Re: 11403A as bench scope, how useful is it?

Tom Gardner
 

Not only digitising scopes, of course.

As an extreme example, the Tek 1502 TDR has a sampling
rate of ~10kS/s, but can display 140ps risetimes since its
front-end bandwidth is >2.5GHz. That's why it is beneficial
to specify both the sampling rate and the front-end bandwidth.

And the first sampling scope I saw used a XY pen plotter
as an output device :)

Note that for digital signals the period/frequency is irrelevant.
All that matters is the transition time, since that's the principal
influence on the "signal integrity".

On 20/06/17 23:53, 'Dennis Tillman' @Dennis_Tillman_W7PF [TekScopes] wrote:

Hi,

You are taking Nyquist too literally. If all you had was one chance to
sample a waveform the Nyquist Criteria would apply but if the waveform is
repetitive then you have an infinite amount of time to sample it or to build
up a set of samples. This is like the difference between a waveform that is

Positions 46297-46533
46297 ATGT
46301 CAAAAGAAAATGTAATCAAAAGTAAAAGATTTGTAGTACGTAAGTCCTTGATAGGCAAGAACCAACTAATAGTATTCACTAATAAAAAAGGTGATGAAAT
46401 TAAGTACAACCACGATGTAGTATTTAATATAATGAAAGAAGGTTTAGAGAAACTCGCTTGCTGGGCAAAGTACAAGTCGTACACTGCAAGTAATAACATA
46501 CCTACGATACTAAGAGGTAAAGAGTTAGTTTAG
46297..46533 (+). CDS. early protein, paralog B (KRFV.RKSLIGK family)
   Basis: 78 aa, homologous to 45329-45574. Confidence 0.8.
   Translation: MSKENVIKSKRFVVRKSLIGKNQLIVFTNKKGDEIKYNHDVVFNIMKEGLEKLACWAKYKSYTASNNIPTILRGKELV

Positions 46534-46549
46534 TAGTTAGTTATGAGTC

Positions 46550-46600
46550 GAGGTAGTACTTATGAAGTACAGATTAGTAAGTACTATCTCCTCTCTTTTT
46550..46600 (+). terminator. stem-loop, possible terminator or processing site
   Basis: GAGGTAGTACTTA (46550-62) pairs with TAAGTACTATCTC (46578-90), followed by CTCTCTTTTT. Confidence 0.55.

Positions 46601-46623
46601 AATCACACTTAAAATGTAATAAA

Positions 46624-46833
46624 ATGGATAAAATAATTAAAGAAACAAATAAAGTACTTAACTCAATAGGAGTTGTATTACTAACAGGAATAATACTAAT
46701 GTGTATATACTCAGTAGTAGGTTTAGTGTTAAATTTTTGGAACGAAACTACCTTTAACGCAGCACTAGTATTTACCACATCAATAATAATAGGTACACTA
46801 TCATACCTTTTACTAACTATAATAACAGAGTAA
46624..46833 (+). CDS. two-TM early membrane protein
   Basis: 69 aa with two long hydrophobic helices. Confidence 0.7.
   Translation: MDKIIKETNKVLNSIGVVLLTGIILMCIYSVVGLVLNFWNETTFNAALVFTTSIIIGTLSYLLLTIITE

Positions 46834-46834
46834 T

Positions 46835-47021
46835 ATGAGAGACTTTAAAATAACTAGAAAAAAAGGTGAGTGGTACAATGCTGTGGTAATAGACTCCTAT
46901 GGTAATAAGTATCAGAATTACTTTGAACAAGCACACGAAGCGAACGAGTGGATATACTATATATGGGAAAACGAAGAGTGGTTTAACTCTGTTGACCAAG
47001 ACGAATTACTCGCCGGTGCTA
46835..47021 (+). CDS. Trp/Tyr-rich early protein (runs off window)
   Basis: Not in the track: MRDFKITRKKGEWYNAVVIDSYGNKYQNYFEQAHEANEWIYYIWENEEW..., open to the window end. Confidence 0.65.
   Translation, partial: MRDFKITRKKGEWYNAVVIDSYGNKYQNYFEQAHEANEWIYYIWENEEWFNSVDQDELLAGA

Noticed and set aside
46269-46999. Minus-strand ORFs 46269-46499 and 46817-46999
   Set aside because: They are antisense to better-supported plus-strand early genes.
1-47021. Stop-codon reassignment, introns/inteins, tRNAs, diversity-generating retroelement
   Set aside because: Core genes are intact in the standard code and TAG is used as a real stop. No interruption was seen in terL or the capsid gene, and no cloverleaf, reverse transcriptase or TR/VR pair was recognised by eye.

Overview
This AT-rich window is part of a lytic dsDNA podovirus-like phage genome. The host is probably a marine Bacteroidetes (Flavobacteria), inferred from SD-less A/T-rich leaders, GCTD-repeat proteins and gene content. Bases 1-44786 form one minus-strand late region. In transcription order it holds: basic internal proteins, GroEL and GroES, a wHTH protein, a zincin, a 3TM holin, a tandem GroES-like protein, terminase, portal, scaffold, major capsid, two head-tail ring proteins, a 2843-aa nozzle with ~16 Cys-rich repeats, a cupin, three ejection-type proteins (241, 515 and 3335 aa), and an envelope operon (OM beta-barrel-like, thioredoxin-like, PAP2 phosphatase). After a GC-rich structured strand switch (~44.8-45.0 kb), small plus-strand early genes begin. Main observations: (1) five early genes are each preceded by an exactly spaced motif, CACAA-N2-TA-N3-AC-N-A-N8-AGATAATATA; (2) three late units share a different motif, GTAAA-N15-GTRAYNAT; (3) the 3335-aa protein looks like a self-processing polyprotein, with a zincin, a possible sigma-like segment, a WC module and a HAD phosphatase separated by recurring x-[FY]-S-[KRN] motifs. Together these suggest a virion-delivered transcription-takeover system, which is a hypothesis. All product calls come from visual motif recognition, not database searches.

a single shot or a waveform that repeats.

These were the early days of digital scopes and many clever schemes were
needed to achieve excellent bandwidth (1GHz to 3Ghz) with the relatively
slow sampling speed available in those days. The 11403A is capable of GHz
bandwidth on several channels as long as you are measuring repetitive
signals.

A single shot waveform only gives you one chance to sample it (or one chance
to display it on the CRT of an analog scope). Your eye has to be really fast
to see the entire one shot waveform or to study any part in detail. A
repetitive waveform refreshes the phosphor of the CRT over and over and you
eye has a chance to study any part of it in detail for as long as you like.

Dennis Tillman W7PF

-----Original Message-----
Sent: Tuesday, June 20, 2017 2:00 PM
Subject: [TekScopes] Re: 11403A as bench scope, how useful is it?

The biggest weak spot is the 20MSPS maximum sample rate. The short
record length is not so great either.

Is it really that low? Wow.
Using my typical rules of thumb that gives you a good look at square
waves up to about 2MHz (5th harmonic is 10MHz, Nyquist rate -> 20MSPS).

Not great at all. Surely it has some tricks to be better for non
repetitive signals?

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